We know that the gut microbiome is thought to be involved in the pathogenesis of functional gastrointestinal disorders. However, even though underlying mechanisms are poorly understood, small intestinal bacterial overgrowth (SIBO) could contribute to explaining some gastrointestinal symptoms in patients with these conditions. The field’s primary challenges include characterizing the small intestinal microbiome and exploring to what extent diet-driven changes might help mitigate symptoms in patients with functional gastrointestinal disorders.
A new study, led by Dr. Purna C. Kashyap from the Mayo Clinic in Rochester (Minnesota, USA), reveals that the small intestinal microbiome is altered in patients with gastrointestinal symptoms, which can be triggered through diet in a microbiota-dependent manner.
The researchers characterized the small intestinal microbiota of 164 patients, which was obtained through quantitative duodenal aspirate culture. Patients with diarrhea, abdominal pain and bloating (n = 126) showed a significant alteration in the duodenal aspirate microbiome when compared with healthy controls (n = 34). Specifically, the small intestinal microbiome from symptomatic patients was characterized by lower alpha diversity (observed species within the sample), richness (number of species), and evenness (distribution of species), alongside a decrease in Porphyromonas, Prevotella and Fusobacterium.
The composition of the small intestine microbiome in symptomatic patients showed a high level of heterogeneity when compared with healthy controls. Furthermore, while 29% of symptomatic patients had a dysbiosis-like duodenal microbiome based on a dysbiosis index, 71% were found to harbor a healthy-like duodenal microbiome when evaluated for its relationship with healthy controls’ microbiome diversity.
The authors also explored which factors could explain the observed changes in the duodenal microbiome in symptomatic patients. Patients’ advanced age, antibiotic and proton pump inhibitor use and history of gastrointestinal surgery contributed to changes in the duodenal microbiome. However, patients’ sex, body mass index, and the presence of SIBO were not associated with the altered small intestine microbiome. As regards SIBO, 66 of the 126 symptomatic patients tested positive for this.
The effects of changes in the small intestine microbial composition on duodenal microbiome functional diversity were also predicted through 16S ribosomal ribonucleic acid, using a bioinformatics software package. Pathways related to oxidative stress, biosynthesis of siderophores—involved in allowing bacteria to transport iron across the cell membrane—and mono- and disaccharide metabolism were enriched in symptomatic patients.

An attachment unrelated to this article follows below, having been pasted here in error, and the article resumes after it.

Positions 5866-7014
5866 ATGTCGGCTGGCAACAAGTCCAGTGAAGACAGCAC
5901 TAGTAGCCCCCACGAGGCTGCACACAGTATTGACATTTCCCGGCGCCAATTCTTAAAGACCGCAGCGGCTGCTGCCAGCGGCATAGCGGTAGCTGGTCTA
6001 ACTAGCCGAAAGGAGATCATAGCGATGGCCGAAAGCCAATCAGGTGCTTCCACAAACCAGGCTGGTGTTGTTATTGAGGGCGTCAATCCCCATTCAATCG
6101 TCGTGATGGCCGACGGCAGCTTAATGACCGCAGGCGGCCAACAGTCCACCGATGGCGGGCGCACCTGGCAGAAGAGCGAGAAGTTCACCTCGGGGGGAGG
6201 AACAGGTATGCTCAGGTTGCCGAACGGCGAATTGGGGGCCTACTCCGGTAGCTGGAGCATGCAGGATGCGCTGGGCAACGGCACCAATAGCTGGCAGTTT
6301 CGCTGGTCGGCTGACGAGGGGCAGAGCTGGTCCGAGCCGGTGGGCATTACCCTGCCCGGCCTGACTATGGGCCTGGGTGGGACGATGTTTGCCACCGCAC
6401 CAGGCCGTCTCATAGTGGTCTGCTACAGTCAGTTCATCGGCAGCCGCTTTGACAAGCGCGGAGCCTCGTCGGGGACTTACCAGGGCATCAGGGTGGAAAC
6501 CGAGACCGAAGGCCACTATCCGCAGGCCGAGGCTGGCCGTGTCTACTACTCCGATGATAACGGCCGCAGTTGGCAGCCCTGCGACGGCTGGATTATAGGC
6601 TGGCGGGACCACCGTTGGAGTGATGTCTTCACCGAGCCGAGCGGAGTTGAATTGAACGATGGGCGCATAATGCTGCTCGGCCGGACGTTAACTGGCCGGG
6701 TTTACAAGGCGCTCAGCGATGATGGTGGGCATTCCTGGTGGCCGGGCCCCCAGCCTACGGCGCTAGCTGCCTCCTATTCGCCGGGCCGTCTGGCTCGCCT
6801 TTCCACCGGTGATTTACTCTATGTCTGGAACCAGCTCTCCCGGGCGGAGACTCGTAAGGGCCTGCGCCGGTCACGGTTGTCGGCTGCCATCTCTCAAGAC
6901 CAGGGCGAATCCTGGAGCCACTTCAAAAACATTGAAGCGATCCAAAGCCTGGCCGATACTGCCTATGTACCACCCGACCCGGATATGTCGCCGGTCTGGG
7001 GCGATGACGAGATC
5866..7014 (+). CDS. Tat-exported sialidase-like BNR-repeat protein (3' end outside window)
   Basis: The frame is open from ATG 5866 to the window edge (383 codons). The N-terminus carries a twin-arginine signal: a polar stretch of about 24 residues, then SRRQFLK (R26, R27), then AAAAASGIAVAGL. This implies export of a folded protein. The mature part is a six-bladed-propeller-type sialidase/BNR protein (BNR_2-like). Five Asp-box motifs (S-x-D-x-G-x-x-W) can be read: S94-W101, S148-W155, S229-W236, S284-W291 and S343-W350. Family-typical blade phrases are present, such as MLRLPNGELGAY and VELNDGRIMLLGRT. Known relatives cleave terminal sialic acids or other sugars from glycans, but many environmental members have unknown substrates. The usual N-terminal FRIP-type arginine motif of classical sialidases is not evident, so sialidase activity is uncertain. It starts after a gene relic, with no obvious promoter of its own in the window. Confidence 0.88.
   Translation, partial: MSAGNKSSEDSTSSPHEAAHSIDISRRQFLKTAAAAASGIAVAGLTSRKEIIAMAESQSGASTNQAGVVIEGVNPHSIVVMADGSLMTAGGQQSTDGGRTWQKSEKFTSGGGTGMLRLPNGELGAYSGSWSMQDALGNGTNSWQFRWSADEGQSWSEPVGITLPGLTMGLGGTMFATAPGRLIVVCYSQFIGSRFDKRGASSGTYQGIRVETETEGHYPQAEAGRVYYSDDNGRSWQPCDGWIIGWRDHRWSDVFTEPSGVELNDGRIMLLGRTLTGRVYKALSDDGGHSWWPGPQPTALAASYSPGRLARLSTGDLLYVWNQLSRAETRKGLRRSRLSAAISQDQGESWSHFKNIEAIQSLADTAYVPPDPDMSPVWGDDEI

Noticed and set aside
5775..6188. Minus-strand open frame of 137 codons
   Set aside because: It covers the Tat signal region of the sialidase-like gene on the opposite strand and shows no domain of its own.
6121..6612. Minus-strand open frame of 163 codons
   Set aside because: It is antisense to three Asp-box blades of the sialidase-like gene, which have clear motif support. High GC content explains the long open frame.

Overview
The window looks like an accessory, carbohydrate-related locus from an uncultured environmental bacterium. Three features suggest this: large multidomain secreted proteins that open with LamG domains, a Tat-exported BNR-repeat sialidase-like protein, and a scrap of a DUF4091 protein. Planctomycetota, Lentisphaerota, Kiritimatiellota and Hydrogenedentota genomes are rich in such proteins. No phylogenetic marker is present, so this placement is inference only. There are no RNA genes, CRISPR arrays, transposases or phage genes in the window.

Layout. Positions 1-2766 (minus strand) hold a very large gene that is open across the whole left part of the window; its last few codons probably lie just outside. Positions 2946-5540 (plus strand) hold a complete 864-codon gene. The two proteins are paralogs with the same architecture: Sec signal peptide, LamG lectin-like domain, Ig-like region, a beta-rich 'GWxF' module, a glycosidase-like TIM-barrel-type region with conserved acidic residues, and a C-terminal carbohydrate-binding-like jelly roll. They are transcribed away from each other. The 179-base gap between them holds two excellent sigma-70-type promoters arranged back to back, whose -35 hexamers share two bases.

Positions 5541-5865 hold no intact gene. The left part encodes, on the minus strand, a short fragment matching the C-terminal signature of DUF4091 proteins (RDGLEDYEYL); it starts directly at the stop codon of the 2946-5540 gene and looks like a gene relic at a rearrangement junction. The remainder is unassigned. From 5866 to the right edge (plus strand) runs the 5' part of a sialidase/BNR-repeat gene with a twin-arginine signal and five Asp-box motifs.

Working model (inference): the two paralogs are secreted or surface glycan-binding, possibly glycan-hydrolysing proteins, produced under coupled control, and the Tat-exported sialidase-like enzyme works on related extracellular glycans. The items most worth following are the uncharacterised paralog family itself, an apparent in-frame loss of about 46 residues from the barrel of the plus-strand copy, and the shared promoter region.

Saffouri and colleagues went a step further and explored whether diet could trigger gastrointestinal symptoms in a microbiota-dependent manner. At baseline, a subset of individuals eating a high-fiber diet had SIBO but did not show gastrointestinal symptoms and alterations in their duodenal microbiome composition.
In contrast, when the participants’ diet was switched from a high-fiber diet to a high simple-sugar diet for 7 days, increased small intestinal permeability was shown, along with the appearance of gastrointestinal symptoms and decreased acetate and butyrate associated with decreased microbial diversity. Thus, the presence of SIBO is not related to gastrointestinal symptoms and diet is a major factor that contributes to the observed increased small bowel bacterial counts.
These findings support the known negative effects of a low-fiber diet on microbial diversity and highlights the importance of considering diet modification as a therapeutic strategy in patients with functional gastrointestinal disorders.
In conclusion, this study has characterized the small intestine microbiome in the context of functional gastrointestinal disorders. Although an altered duodenal microbiome correlates with functional gastrointestinal symptoms, the presence of SIBO is not necessarily associated with symptoms and can be the outcome of dietary preference.
Saffouri GB, Shields-Cutler RR, Chen J, et al. Small intestinal microbial dysbiosis underlies symptoms associated with functional gastrointestinal disorders. Nat Commun. 2019; 10(1):2012. doi: 10.1038/s41467-019-09964-7.
Humans are creatures of habit – we tend to wake up, feel hungry, and fall asleep at the ...
Irritable bowel syndrome (IBS), defined according to Rome IV criteria as abdominal pain ...
The gut microbiome has captured the attention of both researchers and society, and important ...